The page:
A Brief Monetary History Of The United States: Part II

Today we bring you Part II of “A Brief Monetary History of the United States” from the Ron Paul Monetary Policy Anthology. The full series can be found at the following links:

  • Part I – Colonial Money and the Coinage Act of 1792
  • Part II – The Banks of the United States, McCulloch v. Maryland, and Private Coinage
  • Part III – Government Begins to Monopolize Currency
  • Part IV – The Legal Tender Cases and the “Crime of ’73”
  • Part V – The Rise of the Fed
  • Part VI – The Great Depression, Gold Confiscation, and the Gold Exchange Standard
  • Part VII – The Dollar Reigns Supreme: From Bretton Woods to Stagflation
  • Part VIII – The 1980s to the Great Recession and on to the Future
  • First and Second Banks of the United States

    First Bank of the United States Building

    First Bank of the United States Building

    The First Bank of the United States was established in 1791 as a national central bank. One of the justifications behind the establishment of the Bank was to combat the supposed scarcity of money and to facilitate commerce through the expansion of credit. The national bank proposal ignored the true cause of specie scarcity, which was the legal overvaluation of one form of money over another. Whenever money was given legal tender status and a fixed legal value, Gresham’s Law took hold and gold or silver vanished from circulation. What proponents of central banking really wanted was an enlarged and eased issuance of credit, especially to the federal government, believing that easy credit was the path to economic prosperity.

    The establishment of the Bank of the United States was hotly debated. The Jeffersonians argued that because there was no explicit authority for the federal government to create a bank, the establishment of a bank was therefore unconstitutional. The Hamiltonians argued that establishing a bank was an implied power necessary to the functioning of government and therefore justifiable under the Constitution’s Necessary and Proper Clause. President Washington sided with the Hamiltonians and signed into law the First Bank of the United States. This was one example of a number of laws passed in the early years of the Republic which tested the restrictions placed upon the federal government by the Constitution.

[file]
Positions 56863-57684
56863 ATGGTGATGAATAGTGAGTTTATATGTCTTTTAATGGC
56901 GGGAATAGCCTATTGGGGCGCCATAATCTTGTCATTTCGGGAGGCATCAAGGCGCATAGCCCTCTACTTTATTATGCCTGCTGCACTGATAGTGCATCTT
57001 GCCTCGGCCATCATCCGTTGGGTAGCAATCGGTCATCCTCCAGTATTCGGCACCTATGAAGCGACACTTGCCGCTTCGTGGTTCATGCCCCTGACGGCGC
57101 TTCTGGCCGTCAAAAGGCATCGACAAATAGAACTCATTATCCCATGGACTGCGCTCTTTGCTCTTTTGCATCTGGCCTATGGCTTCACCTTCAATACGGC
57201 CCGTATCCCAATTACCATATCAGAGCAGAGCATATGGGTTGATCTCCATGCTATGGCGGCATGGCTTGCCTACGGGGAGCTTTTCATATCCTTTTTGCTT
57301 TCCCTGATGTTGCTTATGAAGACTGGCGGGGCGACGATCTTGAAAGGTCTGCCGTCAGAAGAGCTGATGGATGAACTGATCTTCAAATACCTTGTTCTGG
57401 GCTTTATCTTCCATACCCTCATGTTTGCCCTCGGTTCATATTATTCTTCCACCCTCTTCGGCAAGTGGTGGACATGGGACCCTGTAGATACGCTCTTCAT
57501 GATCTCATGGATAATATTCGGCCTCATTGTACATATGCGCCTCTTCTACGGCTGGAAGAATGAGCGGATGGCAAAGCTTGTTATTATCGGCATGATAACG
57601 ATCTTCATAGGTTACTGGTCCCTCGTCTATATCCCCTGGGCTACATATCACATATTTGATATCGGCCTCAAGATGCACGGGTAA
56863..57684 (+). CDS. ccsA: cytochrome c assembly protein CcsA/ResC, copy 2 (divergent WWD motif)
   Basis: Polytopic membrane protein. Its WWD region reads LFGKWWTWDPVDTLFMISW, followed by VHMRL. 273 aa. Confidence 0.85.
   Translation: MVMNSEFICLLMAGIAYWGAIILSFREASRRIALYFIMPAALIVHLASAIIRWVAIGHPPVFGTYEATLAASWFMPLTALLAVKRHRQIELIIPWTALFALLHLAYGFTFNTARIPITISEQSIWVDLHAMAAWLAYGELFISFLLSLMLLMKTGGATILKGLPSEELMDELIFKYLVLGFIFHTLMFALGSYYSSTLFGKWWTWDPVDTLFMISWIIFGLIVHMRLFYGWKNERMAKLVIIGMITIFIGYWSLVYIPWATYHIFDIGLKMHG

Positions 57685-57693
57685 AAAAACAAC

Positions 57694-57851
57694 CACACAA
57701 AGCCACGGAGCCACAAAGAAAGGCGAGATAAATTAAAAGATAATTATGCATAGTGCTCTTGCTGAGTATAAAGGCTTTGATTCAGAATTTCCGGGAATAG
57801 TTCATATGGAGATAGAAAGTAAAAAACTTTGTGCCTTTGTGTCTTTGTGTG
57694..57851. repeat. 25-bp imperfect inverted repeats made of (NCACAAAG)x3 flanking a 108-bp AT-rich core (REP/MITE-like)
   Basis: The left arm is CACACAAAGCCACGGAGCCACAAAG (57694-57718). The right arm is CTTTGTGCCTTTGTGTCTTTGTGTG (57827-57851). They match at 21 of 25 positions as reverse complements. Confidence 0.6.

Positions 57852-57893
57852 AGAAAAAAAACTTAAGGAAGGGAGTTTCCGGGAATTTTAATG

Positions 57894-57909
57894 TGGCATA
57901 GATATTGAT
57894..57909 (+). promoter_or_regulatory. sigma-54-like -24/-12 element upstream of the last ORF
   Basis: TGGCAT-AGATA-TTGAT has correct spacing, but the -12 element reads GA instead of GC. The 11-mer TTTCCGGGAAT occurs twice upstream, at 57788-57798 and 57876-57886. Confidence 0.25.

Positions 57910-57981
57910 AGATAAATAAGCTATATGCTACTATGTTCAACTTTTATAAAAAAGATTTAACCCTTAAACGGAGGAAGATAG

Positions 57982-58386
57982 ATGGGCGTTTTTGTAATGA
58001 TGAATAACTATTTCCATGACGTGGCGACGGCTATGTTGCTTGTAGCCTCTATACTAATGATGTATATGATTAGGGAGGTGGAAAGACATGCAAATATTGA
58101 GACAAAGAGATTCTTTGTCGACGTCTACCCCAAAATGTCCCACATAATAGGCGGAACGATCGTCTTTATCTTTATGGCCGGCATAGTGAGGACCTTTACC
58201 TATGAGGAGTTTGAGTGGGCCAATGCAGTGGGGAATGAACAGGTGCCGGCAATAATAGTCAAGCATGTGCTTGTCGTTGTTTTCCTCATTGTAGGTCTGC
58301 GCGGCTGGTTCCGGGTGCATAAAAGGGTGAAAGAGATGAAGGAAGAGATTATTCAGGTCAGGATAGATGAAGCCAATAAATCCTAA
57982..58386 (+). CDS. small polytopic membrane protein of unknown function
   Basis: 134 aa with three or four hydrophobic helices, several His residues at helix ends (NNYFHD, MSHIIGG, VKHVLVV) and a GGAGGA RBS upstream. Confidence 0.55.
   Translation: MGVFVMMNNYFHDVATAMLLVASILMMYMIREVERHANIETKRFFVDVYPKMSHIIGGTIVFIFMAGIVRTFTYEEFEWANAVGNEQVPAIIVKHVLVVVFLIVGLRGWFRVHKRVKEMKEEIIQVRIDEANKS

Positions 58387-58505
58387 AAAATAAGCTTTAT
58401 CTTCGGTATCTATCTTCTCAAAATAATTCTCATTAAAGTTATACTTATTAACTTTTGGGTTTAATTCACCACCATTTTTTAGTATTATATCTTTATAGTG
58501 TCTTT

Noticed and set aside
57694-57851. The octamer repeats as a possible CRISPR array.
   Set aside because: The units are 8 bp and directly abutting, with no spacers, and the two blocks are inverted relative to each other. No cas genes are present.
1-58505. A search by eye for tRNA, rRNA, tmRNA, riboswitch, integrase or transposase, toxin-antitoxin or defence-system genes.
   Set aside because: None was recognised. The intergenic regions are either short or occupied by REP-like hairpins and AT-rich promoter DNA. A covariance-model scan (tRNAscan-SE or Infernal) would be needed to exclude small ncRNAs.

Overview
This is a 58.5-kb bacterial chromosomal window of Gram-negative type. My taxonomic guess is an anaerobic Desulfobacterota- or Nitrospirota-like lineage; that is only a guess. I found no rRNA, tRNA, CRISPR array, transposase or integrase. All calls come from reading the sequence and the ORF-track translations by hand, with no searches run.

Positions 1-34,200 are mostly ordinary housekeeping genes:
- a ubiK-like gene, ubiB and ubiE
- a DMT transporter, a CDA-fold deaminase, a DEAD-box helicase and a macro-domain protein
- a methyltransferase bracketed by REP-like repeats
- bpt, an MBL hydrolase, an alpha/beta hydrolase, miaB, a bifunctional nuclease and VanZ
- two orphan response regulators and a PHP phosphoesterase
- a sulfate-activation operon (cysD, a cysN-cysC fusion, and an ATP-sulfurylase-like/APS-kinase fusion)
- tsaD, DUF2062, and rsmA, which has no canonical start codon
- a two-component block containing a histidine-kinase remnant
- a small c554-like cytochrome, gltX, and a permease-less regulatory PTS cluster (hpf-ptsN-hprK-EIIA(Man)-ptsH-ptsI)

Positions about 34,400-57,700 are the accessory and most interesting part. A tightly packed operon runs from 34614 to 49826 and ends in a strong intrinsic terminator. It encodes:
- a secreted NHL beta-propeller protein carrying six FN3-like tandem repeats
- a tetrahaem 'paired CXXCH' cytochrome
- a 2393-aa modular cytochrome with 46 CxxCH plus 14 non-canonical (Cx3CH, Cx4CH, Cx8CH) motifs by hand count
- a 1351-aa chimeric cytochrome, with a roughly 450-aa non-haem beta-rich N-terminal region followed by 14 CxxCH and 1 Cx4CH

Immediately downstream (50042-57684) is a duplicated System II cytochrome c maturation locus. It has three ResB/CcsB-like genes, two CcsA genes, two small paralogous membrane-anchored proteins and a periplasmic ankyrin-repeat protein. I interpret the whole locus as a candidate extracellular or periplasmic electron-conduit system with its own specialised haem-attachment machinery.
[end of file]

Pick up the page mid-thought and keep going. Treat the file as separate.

While the notes of the Bank of the United States were not legal tender, any of its notes payable in gold and silver coin were to be “receivable in all payments to the United States.” This meant that the notes the Bank issued would be treated as good as gold in, for example, payment of taxes or customs duties. Government acceptance of this new currency aided its circulation, and the Bank promptly issued millions of dollars worth of new notes. The Bank’s note issuance fueled a wave of speculation, a series of bubbles, and drastic increases in prices.

    The Bank’s charter was only for twenty years and was due to expire on March 4, 1811. A vigorous debate on the charter’s renewal occupied Congress. In the end, a bill to renew the Bank’s charter failed by a single vote in both the House and Senate, and the Bank’s charter expired. Its stock and buildings were purchased by Stephen Girard, who named his newly acquired bank after himself. That bank funded much of the federal government’s bond issues during the War of 1812, and survived until its acquisition by Mellon Bank in 1983.

    The War of 1812 roiled the country’s monetary system, particularly in the aftermath of specie suspension which was initiated in late 1814. Specie suspension meant that banknotes, which were issued by banks and usually contained a promise to pay the bearer of the note on demand in gold or silver, were no longer required to be redeemed for gold or silver. Freed from the requirement to back their notes with hard money, banks were able to dramatically increase the dollar amount of notes issued. Not surprisingly, this monetary inflation led to continued speculation and price increases.